Wednesday, November 15, 2006 - 8:30 AM

Irrigation for Vaccine Antigen Production in Pharmaceutical Tobacco.

William Stevens, Univ of Missouri, Delta Center, PO Box 160, Portageville, MO 63873, Earl Vories, USDA-ARS, Delta Research Center, PO Box 160, Portageville, MO 63873, David Dunn, Univ of Missouri, Delta Research Center, PO Box 160, Portageville, MO 63873, and Matthew Rhine, Delta Research Center, Univ of Missouri, PO Box 160, Portageville, MO 63873.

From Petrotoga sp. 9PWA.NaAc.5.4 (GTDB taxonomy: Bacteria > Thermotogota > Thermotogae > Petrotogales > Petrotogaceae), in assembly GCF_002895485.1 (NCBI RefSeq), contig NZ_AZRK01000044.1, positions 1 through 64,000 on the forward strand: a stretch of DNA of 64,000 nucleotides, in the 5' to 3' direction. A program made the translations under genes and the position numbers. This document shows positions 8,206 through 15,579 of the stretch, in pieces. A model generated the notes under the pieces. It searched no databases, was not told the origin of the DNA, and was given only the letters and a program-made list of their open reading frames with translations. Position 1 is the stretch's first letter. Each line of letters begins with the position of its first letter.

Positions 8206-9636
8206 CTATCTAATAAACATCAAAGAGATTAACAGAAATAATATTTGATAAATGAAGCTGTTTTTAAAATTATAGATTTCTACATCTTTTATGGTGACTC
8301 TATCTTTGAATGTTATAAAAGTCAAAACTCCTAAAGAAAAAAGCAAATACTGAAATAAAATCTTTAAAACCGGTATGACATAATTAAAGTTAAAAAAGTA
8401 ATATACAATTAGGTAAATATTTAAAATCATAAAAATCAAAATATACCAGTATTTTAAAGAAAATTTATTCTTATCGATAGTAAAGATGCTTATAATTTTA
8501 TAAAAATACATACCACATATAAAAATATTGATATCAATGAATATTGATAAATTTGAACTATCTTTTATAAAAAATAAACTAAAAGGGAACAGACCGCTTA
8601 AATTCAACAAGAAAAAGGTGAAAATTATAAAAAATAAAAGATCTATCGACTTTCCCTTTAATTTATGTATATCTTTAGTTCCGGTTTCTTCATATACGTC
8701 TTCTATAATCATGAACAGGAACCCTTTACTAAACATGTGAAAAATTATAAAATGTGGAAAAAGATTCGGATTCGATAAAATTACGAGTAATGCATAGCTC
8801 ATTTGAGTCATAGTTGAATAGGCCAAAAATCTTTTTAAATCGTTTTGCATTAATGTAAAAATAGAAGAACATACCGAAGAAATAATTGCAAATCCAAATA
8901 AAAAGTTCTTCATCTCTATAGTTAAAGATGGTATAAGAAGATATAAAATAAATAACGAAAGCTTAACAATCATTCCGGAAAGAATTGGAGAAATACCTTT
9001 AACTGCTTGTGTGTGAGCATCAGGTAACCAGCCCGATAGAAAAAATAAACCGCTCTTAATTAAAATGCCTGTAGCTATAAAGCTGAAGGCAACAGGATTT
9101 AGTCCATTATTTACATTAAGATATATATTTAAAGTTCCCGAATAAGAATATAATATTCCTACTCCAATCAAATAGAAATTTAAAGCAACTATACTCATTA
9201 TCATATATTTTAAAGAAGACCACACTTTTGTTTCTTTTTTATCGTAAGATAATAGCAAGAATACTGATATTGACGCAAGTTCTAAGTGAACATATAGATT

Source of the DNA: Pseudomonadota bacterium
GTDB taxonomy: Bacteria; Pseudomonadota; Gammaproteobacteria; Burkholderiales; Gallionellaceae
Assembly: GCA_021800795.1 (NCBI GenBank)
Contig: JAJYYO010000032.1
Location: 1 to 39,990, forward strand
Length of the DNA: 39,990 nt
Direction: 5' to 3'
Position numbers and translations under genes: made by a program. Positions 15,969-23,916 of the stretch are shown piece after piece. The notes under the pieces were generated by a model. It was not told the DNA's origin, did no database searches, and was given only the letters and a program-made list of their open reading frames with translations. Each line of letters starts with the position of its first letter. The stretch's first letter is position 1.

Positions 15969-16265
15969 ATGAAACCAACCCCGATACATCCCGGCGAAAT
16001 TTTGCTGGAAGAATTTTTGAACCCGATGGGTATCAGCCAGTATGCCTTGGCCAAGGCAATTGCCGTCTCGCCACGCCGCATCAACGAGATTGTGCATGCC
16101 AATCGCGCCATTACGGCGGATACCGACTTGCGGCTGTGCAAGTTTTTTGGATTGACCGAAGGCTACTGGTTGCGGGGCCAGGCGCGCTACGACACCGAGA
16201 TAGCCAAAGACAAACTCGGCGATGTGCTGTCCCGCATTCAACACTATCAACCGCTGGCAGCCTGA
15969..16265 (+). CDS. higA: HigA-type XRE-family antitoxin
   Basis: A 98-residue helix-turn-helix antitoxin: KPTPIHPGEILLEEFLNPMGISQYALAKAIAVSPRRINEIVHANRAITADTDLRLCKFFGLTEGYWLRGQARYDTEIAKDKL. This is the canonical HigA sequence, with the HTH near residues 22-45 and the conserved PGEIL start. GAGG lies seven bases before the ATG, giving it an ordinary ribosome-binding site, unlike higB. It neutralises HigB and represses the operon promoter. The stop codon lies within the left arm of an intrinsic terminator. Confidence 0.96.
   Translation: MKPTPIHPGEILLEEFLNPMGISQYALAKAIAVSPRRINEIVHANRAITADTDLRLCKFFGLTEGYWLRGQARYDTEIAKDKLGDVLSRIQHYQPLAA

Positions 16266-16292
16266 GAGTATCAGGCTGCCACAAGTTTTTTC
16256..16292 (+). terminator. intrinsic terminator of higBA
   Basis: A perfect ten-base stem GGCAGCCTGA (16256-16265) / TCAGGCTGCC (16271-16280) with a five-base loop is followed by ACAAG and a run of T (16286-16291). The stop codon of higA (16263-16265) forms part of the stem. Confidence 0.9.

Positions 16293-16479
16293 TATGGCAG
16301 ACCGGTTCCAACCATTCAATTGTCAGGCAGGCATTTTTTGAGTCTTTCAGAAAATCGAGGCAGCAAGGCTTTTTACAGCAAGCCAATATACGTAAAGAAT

Biotechnology companies have engineered plants to produce recombinant proteins for therapeutic drugs and vaccines.  Chlorogen, Inc. located in St. Louis, Missouri, inserted the protective antigen (PA) gene from Bacillus anthracis into tobacco (Nicotiana tabacum) chloroplasts to produce an anthrax vaccine.  Protective antigen is the primary immunogen of human vaccines for Anthrax disease in the United States and United Kingdom. The objective of a greenhouse study was to determine the optimum soil water content for producing PA in tobacco leaves.  Tests were conducted from December 2004 to March 2005.  Transgenic PA tobacco seedlings were transplanted to native soil (fine-loamy, mixed, thermic Typic Argiudolls) in the greenhouse floor. Treatments consisted of soil water potential irrigation thresholds (-20, - 34, -48, and -62 kPa).  Soil moisture sensors were buried 10 cm and micro-sprinklers used for irrigation. A ratoon system with two harvests was used. Results showed that irrigating pharmaceutical tobacco too frequently was as detrimental to vaccine protein production as not watering plants often enough.   The -34 kPa soil water potential treatment produced the highest leaf yield and PA concentrations.  Using ELISA quantification, the -34 kPa irrigation treatment averaged 529 µg PA kg-1 leaf fresh weight for the two harvests.   Other treatments averaged 163 to 261 µg PA kg-1 leaf fresh weight.